For quickly growing companies, it can be especially difficult for new teams to adjust and start successfully collaborating. New personalities, unique backgrounds and individual perspectives can either compete with or complete each other. If you’re part of a brand-new team and want to create a solid foundation for success, here are seven helpful tips to get you there:
1. Lead with authenticity.
Experts at Concorde Investment Services know the power of authenticity well: “When we turn the lens toward our internal teams, authenticity helps employees avoid groupthink and have confidence in their final decisions,” shared experts from their team. “Each person at the table should feel like they have the power to be themselves and use their expertise to make the bold decisions that drive innovation and good business.”
2. Create shared goals.
Try to hold a goal-setting workshop with your team. Allow each member to identify ways to contribute to your team’s success. When we feel personal ownership over the desired outcomes, we are more likely to put in extra work to get there. Very rarely does the tactic of “ do what I say and how I want you to do it” help anyone.
The way you frame your goals also holds immense power. Shares Simon Sinek, “A significant part of feeling value beyond our compensation is working on something bigger than ourselves…Everyone has a vision or a mission statement. But we lack a standard definition of those terms, using the same words in different ways. This leads to more confusion than cohesion, both internally with our people and externally with our stakeholders.”
3. Learn each team member’s working style.
Some individuals are early birds, while others thrive in the late hours of the night. Some prefer quick DMs for communication, while others prefer email. In these scenarios, no one is right or wrong. It’s all a matter of preference. Learn about each team member’s working style and what environments help them succeed. Though we can’t always accommodate every request, this open conversation can help individuals collaborate better and play to each other’s strengths. For additional team building, consider completing personality trait quizzes with your colleagues to understand one another better.
4. Set clear communication standards.
Open and honest feedback is crucial for high-performing teams. But a wise leader will always live by this simple mantra: be hard on the problem and not the person. Disagreements are inevitable; we’re humans, after all! When team members are not meeting expectations, or you disagree with their approach, focus on the work at hand instead of attacking the individual. Often, you can solve these issues with clear communication and joint problem-solving.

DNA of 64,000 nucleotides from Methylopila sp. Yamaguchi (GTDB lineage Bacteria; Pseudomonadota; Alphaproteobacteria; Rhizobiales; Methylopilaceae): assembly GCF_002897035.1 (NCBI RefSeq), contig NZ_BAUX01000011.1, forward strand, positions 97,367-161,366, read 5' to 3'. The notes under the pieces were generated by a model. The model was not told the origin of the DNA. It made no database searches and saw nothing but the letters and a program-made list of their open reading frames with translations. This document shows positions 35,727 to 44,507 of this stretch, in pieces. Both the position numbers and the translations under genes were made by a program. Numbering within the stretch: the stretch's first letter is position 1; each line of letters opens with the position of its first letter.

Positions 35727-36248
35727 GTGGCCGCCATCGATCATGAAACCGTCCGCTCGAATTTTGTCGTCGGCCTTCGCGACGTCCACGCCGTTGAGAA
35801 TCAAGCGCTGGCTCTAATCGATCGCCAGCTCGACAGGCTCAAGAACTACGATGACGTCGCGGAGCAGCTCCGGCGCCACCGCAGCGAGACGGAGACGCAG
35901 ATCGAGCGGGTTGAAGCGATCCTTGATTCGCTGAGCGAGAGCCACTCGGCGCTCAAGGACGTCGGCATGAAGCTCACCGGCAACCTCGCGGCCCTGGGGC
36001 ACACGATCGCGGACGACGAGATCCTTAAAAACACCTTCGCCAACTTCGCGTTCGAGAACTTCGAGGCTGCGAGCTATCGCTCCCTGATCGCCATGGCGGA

5. Don’t force fun.
Allow relationships on your team to develop naturally. Though a team-building exercise can help from time to time, not everyone loves mandatory happy hours or games. In the beginning, your team’s relationship should hinge on the shared work. Over time, deeper connections will form and enhance your team’s cohesion.
6. Hold space for bad ideas.
Though this specific advice might scare you, it’s important to remember. Failing or making a mistake can be scary, but it’s often the best way to learn. You can build your team’s confidence faster if you foster an environment where people can safely try new ideas. In the beginning, celebrate both the wins and losses. When something doesn’t go as planned, encourage team members to learn what they shared with others—and then move on to the next project, armed with a better understanding.
7. Establish regular team check-ins.
Individual and team check-ins will be critical in the early days of your team. Feedback loops will help you understand what’s working and what’s not. If team members are too worried about being honest early on, you may have to set the example first. Vulnerability is a valuable yet often overlooked trait of many successful executives. Choose to share your successes and struggles; you’ll notice that others will feel more comfortable doing the same over time.